EVALUATING STRATEGIES FOR INTEGRATING BACTERIAL CELLS INTO A BIOSENSOR DESIGNED TO DETECT ELECTROPHILIC TOXINS
Abstract:The biological element of a biosensor that was designed to detect electrophilic (oxidative) toxins was characterized. The biosensor element is based on the glutathione-gated potassium efflux (GGKE) stress response process, which results in a rapid export of cytoplasmic K+ in response to electrophilic chemical shock. The K+ efflux was activated in planktonic cultures of Psuedomonas aeruginosa and Escherichia coli using a model electrophile, N-ethylmaleimide to identify relative rates and extents of efflux. P. aeruginosa effluxed (4.50 ± 0.4) × 10−10 mg K+ per cell and E. coli effluxed (5.54 ± 0.8) × 10−10 mg K+ per cell during the mid-log growth state. P. aeruginosa was selected for further study because it is an environmental isolate and it effluxed comparable potassium per cell to E. coli. The P. aeruginosa culture was immobilized in a range of hydrogel polymers: a calcium alginate, a series of photopolymerizable polymers, and a thermally-reversible gel. Oxygen uptake rates and LIVE/DEAD staining were used to determine the activity and viability of the immobilized cultures, and potassium efflux caused by a model electrophile was elucidated. The alginate showed good viability, but poor mechanical stability. The deterioration in alginate polymer structure was determined to not be due to dissolution by the effluxed K+. The photopolymerizable polymers resulted in high mortality and were not pursued further. The thermal polymers showed both good viability and good mechanical stability during efflux experiments.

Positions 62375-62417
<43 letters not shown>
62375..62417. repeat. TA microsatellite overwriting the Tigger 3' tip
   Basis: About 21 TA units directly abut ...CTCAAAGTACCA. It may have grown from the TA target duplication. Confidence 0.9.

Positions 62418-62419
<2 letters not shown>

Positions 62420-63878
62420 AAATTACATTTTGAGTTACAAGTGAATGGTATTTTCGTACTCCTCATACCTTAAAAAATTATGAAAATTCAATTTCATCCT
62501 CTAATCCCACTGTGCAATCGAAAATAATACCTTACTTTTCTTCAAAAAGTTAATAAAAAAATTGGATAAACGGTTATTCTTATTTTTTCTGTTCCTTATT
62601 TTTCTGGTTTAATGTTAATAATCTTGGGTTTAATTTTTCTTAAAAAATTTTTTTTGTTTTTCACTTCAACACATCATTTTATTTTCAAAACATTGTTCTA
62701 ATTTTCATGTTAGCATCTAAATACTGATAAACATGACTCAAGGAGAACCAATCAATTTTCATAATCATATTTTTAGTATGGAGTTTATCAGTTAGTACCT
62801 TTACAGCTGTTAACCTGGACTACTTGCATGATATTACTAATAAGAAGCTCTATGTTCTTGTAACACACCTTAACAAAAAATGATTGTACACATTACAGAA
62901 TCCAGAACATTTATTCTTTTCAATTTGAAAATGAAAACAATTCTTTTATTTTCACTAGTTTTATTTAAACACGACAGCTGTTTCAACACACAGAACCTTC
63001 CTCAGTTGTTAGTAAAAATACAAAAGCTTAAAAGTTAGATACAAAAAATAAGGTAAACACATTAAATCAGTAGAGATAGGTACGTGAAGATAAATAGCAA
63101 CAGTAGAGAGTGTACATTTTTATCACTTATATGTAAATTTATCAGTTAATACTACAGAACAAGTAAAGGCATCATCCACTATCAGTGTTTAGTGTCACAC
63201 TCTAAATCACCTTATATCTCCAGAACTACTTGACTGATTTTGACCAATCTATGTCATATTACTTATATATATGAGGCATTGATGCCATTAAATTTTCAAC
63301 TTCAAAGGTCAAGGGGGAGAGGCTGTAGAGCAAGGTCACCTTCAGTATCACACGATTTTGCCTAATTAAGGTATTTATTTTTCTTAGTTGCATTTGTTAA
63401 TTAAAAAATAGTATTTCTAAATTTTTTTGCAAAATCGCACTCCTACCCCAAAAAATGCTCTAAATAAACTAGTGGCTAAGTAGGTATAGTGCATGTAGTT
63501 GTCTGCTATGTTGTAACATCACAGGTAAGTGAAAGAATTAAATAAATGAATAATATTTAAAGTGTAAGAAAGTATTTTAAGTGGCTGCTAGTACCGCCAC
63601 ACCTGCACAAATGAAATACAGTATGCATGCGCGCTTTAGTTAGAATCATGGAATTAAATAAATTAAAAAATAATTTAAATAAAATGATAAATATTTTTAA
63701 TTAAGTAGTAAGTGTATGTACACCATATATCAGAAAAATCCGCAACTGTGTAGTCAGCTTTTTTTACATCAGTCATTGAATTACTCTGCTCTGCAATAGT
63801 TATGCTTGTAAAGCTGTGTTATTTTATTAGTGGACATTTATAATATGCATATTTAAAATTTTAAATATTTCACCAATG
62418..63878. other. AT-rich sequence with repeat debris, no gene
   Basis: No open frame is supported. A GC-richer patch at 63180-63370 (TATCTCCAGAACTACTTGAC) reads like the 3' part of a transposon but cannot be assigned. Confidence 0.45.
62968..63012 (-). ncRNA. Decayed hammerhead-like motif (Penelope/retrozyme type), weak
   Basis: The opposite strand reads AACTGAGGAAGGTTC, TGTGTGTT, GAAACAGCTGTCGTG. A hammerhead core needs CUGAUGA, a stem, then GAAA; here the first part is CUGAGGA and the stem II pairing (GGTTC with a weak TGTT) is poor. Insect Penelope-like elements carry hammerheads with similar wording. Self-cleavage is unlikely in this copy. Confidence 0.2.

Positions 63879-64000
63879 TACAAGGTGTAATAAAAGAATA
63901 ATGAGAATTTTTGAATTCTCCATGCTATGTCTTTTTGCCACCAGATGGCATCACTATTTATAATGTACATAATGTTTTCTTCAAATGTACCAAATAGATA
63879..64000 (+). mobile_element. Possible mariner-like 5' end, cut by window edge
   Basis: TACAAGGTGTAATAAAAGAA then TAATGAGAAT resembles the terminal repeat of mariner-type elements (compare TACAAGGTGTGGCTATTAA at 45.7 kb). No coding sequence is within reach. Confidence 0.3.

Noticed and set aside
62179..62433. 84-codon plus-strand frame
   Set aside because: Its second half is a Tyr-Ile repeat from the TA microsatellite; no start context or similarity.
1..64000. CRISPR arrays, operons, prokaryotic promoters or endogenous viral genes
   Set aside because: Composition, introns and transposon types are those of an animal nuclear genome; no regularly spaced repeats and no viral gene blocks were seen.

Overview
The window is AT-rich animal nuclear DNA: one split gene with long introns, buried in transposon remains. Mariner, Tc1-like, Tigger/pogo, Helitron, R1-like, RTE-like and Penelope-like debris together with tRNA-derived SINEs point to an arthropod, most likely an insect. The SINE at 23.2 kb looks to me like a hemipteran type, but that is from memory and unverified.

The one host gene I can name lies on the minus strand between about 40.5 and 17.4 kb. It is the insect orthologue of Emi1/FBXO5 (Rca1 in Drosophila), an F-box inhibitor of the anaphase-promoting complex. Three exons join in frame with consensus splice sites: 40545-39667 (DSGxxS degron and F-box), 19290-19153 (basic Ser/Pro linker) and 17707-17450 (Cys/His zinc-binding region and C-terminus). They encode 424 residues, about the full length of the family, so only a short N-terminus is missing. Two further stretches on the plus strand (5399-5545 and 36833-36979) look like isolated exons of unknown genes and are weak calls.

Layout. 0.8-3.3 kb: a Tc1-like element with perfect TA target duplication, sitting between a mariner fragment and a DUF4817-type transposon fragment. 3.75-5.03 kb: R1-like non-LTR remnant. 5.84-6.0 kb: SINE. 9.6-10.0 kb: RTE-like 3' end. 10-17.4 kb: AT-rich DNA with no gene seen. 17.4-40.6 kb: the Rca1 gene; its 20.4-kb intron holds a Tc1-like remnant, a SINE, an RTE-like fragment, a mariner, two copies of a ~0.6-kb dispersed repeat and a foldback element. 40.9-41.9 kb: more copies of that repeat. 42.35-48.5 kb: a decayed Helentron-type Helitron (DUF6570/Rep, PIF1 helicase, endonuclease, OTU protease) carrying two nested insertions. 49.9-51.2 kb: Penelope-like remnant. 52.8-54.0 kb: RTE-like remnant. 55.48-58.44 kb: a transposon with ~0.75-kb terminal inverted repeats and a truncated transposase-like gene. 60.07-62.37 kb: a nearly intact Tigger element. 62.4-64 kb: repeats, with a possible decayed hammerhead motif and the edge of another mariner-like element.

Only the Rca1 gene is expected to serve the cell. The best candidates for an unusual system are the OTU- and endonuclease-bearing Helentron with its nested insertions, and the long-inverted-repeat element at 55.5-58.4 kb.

Document Type: Research Article
Publication date: January 1, 2004
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